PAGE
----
[tr. Benham (1874)]

We are desirous to have others perfect, and yet we amend not our own faults. We will have others severely corrected, and will not be corrected ourselves. The large liberty of others displeaseth us; and yet we will not have our own desires denied us. We will have others kept under by strict laws; but in no sort will we ourselves be restrained.
[tr. Anon. (1901)]

We want them to be perfect, yet we do not correct our own faults. We wish them to be severely corrected, yet we will not correct ourselves. Their great liberty displeases us, yet we would not be denied what we ask. We would have them bound by laws, yet we will allow ourselves to be restrained in nothing.
[tr. Croft/Bolton (1940)]

We would readily have others perfect and yet not amend our own defects. We want others rigidly corrected and are unwilling to be corrected ourselves. The wide freedom of others displeases us, and yet we would not be denied whatever we ask. We wish others to be bound by rules, and will ourselves in no way be held in.
[tr. Daplyn (1952)]

For we require other people to be perfect, but do not correct our own faults. We wish to see others severely reprimanded; yet we are unwilling to be corrected ourselves. We wish to restrict the liberty of others, but are not willing to be denied anything ourselves. We wish others to be bound by rules, yet we will not let ourselves be bound.
[tr. Sherley-Price (1952)]

We like to have everybody around us quite perfect, but our own faults -- we never seem to correct them. Tom, Dick and Harry must be strictly called to order, but we aren't fond of being called to order ourselves. It is always the other man that has too much rope given him -- our wishes must not be thwarted; rules for everybody else, but our own liberties must not be abridged for a moment.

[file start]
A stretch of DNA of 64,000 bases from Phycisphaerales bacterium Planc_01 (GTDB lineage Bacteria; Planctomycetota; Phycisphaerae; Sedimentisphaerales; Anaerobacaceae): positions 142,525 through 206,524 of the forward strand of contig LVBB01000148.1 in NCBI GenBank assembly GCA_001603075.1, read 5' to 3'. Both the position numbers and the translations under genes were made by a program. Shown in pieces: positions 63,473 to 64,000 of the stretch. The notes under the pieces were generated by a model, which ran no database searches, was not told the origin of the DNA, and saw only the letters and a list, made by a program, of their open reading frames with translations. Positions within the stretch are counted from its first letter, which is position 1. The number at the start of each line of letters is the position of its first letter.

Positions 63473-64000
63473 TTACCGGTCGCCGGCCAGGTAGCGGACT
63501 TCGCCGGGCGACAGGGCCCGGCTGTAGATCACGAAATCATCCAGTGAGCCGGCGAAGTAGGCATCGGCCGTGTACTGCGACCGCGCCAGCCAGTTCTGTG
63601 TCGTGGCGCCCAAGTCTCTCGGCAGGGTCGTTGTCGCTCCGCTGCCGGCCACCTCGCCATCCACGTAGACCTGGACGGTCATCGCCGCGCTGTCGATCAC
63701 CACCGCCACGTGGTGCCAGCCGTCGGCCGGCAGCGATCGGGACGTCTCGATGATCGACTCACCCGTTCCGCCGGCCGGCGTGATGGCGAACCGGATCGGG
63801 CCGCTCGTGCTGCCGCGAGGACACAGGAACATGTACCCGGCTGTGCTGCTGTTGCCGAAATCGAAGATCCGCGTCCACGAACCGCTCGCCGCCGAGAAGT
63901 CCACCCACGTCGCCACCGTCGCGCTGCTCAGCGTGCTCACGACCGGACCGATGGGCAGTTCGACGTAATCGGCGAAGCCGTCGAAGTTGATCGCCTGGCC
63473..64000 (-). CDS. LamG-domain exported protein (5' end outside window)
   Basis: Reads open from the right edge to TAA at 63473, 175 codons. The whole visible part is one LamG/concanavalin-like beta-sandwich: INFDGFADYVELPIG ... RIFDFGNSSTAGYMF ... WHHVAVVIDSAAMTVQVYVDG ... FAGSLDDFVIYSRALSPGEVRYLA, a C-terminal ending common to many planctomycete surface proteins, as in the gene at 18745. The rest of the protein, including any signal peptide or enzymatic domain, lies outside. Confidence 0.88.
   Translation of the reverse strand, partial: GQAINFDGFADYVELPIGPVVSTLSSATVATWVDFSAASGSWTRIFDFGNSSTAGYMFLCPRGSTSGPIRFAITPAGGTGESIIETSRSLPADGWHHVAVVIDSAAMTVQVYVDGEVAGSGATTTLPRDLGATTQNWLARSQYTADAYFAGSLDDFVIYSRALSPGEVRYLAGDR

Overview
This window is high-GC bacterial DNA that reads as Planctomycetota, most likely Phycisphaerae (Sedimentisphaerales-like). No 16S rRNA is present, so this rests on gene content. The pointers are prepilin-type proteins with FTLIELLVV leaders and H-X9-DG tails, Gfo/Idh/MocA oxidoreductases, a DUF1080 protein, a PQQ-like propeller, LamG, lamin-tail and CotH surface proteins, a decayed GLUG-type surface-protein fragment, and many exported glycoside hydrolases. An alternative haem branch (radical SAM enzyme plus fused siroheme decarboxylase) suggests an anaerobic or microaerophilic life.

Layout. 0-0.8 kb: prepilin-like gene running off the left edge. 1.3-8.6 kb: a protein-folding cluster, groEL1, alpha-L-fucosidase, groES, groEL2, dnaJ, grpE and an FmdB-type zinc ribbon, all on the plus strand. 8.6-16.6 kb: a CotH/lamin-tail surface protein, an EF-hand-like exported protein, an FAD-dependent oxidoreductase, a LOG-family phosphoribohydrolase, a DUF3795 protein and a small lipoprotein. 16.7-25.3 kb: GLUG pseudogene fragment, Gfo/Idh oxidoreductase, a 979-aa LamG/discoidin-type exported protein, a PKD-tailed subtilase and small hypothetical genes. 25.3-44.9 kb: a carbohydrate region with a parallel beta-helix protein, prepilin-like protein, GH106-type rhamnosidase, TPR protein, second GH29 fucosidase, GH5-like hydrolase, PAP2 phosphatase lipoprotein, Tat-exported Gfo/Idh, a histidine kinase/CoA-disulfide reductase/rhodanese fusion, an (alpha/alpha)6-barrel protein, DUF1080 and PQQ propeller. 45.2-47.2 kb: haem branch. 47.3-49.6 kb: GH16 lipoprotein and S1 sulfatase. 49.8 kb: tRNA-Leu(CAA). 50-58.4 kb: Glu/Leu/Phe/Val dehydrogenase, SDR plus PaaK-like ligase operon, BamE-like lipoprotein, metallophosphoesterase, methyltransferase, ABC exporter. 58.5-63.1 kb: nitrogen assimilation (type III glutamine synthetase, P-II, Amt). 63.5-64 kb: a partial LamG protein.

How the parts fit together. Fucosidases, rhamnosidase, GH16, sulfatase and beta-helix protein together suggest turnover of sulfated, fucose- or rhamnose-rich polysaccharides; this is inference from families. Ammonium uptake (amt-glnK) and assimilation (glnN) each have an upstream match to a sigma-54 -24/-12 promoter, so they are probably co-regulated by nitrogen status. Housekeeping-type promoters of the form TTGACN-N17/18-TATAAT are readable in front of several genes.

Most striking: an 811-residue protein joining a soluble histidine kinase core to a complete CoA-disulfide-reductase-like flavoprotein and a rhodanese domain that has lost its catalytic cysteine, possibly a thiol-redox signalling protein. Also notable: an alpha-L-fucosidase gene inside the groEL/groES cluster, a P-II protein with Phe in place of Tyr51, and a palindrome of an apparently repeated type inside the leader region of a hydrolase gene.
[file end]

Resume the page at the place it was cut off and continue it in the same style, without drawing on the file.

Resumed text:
[tr. Knox-Oakley (1959), 1.16.3]

Though quick to expect perfection in others, we take little care to correct our own shortcomings. We wouidl have others strictly corrected, but not ourselves. The wide freedom of others displeases us, yet we wish to be denied nothing that we ourselves desire. We would have others under the restraint of the rule while unwilling ourselves to be under any sort of restraint.
[tr. Rooney (1979)]

We would willingly have others be perfect, and yet we fail to correct our own faults. We want others to be strictly corrected, and yet we are unwilling to be corrected ourselves. Other peoples' far-ranging freedom annoys us, and yet we insist on having our own way. We wish others to be tied down by rules, and yet we will not allow ourselves to be held in check in any way at all.
[tr. Creasy (1989)]

 
Added on 21-Jun-23 | Last updated 28-Sep-23
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It was one of those perfect autumn days so common in stories and so rare in the real world.

Patrick Rothfuss
Patrick Rothfuss (b. 1973) American author
The Name of the Wind, ch. 2 “A Beautiful Day” (2007)
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Added on 10-Apr-23 | Last updated 10-Apr-23
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“Master,” said I, “this woe —
Will it grow less, or still more fiercely burning
With the Great Sentence, or remain just so?”
“Go to,” said he, “hast thou forgot they learning,
Which hath it: The more perfect, the more keen,
Whether for pleasure’s or for pain’s discerning?
Though true perfection never can be seen
In these damned souls, they’ll be more near complete
After the Judgement than they yet have been.”

[Per ch’io dissi: “Maestro, esti tormenti
crescerann’ei dopo la gran sentenza,
o fier minori, o saran sì cocenti?”.
Ed elli a me: “Ritorna a tua scïenza,
che vuol, quanto la cosa è più perfetta,
più senta il bene, e così la doglienza.
Tutto che questa gente maladetta
in vera perfezion già mai non vada,
di là più che di qua essere aspetta”.]

Dante Alighieri the poet
Dante Alighieri (1265-1321) Italian poet
The Divine Comedy [Divina Commedia], Book 1 “Inferno,” Canto 6, l. 103ff (6.103-111) (1309) [tr. Sayers (1949)]
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Virgil informs Dante that, according to the "science" of Aristotle and Thomas Aquinas, the souls of the dead, reunited with their bodies at the Last Judgment, will be more "perfect," and thus will more perfectly feel the joy of Heaven, or the torments of Hell.